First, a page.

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ColumnistsJonnie BakerJONNIE BAKER: ‘England performed like preening cowards buckling under the pressure of their inflated self-worth’

JONNIE BAKER: ‘England performed like preening cowards buckling under the pressure of their inflated self-worth’

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By Jonnie Baker

22 June 2010

I do try to keep my rambling nonsense fairly light, a froth of nothing to waste your time with before forgetting it completely in favour of the price of plums or why that lightbulb tastes like caramac. But Hell’s teeth – did you see that barrel of arse on Friday night?

Horrible stuff.

Much has been written about the tactical and practical paucity of that performance and I really can’t be bothered to go into it again. However, there were a number of comments made after the match by those involved, both immediately following the debacle and in the cold light of day, that bear examination.

Firstly, you can almost forgive Wayne Rooney for his bellowing into the camera as he left the pitch. “Good to see your own fans booing you”, and so on and so forth. He’s angry, he’s frustrated, he’s an idiot. You can kind of see his point. But then, what did he really expect?

Wayne is paid an awful lot of money to play football and is closeted and protected by an ocean of cash and sycophancy from the moment he wakes beneath his Action Man duvet to when he retires with an improving novel of an evening. For him to then question the loyalty of the fans who have paid ridiculous sums of money to watch him making an utter spectacle of himself smacks of ingratitude and a terrifying sense of entitlement that bodes ill for him when his legs finally go and he has to find something else to do with his time. In about 10 years.

Do something worth cheering Wayne and then maybe the fans will cheer you. Strut about like a dyspeptic cockatiel while singularly failing to display even a modicum of your undoubted talent and you might expect a little bit of opprobrium. Basically, young master Rooney was showing his immaturity by deflecting his anger onto the fans rather than accepting his own culpability in the horror show for which the fans were showing their disdain.

And his hair appears to be running out.

Later the tactical genius behind the draw piped up to pronounce himself dumbfounded by the ineptitude of his charges. Six million pounds a year Fabio Capello offered us this: “We lost too many passes, it was not the team that I know, the team I see when they train.”

Oh really Fabio? It’s the team we saw in the two desultory friendlies prior to the tournament. The team that beat Japan 2-1 but failed to score. The team that limped to a draw with the USA. The team you took to the tournament with a knackered centre-half, no recognised first-choice goalkeeper, a deposed captain and the world’s only defensive striker who’s scored fewer international goals than Douglas Bader.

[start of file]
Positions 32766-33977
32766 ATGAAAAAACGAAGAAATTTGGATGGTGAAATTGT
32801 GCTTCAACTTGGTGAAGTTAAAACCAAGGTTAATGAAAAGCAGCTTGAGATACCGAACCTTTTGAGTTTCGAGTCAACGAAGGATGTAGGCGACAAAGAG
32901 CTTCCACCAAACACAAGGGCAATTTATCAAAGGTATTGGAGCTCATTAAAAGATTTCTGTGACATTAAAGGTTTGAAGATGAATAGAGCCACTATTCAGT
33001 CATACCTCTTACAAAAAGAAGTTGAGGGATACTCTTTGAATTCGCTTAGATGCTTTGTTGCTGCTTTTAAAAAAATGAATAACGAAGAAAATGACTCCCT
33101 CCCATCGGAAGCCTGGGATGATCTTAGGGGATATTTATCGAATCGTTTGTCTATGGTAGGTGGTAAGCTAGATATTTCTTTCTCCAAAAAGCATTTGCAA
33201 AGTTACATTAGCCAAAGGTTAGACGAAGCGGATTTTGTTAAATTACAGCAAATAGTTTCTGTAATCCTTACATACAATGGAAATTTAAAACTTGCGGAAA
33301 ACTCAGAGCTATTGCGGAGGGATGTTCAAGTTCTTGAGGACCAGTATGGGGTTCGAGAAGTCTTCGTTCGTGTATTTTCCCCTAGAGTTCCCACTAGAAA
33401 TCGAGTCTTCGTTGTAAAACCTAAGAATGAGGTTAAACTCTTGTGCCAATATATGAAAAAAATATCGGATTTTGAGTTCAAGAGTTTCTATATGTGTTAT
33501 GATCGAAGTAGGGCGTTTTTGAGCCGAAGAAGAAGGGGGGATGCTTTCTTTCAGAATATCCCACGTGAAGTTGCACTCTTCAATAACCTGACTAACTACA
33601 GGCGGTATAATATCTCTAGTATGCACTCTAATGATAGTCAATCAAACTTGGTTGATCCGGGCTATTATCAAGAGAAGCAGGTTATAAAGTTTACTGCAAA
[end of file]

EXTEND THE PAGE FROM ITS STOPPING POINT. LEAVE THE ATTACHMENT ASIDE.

That’s the team we’ve all seen before. You must have been looking the other way during training because every other poor sod could see it.

And while we’re on the subject. If your flying winger is failing to make any impact down the line then why, in an effort to change things up, would you send on a slightly inferior version in the shape of Shaun Wright-Phillips? You could have brought on Joe Cole, he’s quite good. Or Adam Johnson if you’d bothered your arse to take him.

And finally the captain. Steven Gerrard. Now, I may have misheard this because I was a seething ball of rage following the game and he was talking pitch-side while a German commentator translated over the top him. But I’m pretty sure he said: “You’ve got to remember, this was their World Cup final”.

At which point my ears tore themselves off my head and marched out of the room in disgust.

Could he have possibly come up with something more arrogant and simply wrong-headed if he’d tried?

Their World Cup Final? No Stevie G, which in itself makes you sound like a failed Eurovision contestant, their World Cup final would be the World Cup final. In the same way that England’s World Cup Final would be, and I’m sure you’re getting the drift here, the World Cup final.

What you’re suggesting here is that to play England is the pinnacle of Algeria’s footballing hopes. The very zenith of their footballing history to this point. When in fact what it was was a group game that they could very well have won against a team of preening cowards who buckled under the pressure of justifying their ludicrously inflated self-worth.

But then, a win against Slovenia and we could find ourselves in the next round.

Or as we should all think of it from now on: our World Cup final.

.

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